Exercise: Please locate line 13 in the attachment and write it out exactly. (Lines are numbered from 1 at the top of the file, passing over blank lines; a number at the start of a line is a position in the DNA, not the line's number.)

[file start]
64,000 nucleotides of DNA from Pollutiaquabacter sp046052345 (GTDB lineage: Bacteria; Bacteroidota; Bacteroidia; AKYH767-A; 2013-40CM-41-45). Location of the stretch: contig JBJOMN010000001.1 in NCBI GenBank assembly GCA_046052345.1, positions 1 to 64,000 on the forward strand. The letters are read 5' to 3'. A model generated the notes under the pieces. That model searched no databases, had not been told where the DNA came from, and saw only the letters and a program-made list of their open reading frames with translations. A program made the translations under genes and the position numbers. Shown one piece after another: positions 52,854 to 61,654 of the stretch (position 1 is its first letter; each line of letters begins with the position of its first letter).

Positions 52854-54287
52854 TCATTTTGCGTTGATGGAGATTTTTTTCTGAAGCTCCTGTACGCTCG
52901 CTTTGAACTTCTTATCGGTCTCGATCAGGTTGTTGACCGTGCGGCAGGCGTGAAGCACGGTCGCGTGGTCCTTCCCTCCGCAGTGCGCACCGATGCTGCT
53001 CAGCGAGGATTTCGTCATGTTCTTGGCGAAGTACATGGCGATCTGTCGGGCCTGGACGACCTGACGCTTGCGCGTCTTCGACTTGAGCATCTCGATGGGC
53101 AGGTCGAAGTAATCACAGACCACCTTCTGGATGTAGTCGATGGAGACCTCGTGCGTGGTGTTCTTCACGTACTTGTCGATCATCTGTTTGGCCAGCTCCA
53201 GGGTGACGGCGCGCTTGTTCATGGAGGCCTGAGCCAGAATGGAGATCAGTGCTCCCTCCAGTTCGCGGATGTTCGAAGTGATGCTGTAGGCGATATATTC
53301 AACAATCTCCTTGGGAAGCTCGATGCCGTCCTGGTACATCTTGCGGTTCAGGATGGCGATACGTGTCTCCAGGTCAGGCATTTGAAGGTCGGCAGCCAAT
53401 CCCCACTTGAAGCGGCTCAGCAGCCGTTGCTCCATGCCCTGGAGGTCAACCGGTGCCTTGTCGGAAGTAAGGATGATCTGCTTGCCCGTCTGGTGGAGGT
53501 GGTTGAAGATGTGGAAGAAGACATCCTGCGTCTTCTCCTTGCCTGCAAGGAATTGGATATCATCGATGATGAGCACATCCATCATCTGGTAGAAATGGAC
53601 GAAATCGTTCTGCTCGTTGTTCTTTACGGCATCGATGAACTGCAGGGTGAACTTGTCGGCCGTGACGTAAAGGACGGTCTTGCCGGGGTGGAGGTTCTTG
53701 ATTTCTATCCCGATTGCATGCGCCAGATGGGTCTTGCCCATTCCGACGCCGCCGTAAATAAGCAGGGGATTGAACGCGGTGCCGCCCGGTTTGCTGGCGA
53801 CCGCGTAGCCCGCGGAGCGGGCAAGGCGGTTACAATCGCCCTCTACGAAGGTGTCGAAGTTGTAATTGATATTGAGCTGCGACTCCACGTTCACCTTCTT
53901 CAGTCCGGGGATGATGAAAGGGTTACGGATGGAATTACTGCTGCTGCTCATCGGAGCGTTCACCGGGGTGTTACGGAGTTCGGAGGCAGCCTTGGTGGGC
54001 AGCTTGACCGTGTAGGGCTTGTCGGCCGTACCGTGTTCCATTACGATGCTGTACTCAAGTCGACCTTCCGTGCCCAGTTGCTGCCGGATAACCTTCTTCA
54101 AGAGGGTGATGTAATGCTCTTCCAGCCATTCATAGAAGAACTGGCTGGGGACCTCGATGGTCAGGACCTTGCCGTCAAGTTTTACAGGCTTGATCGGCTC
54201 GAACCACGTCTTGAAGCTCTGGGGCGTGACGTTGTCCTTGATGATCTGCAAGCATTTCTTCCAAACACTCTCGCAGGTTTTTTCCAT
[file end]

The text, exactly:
53801 CCGCGTAGCCCGCGGAGCGGGCAAGGCGGTTACAATCGCCCTCTACGAAGGTGTCGAAGTTGTAATTGATATTGAGCTGCGACTCCACGTTCACCTTCTT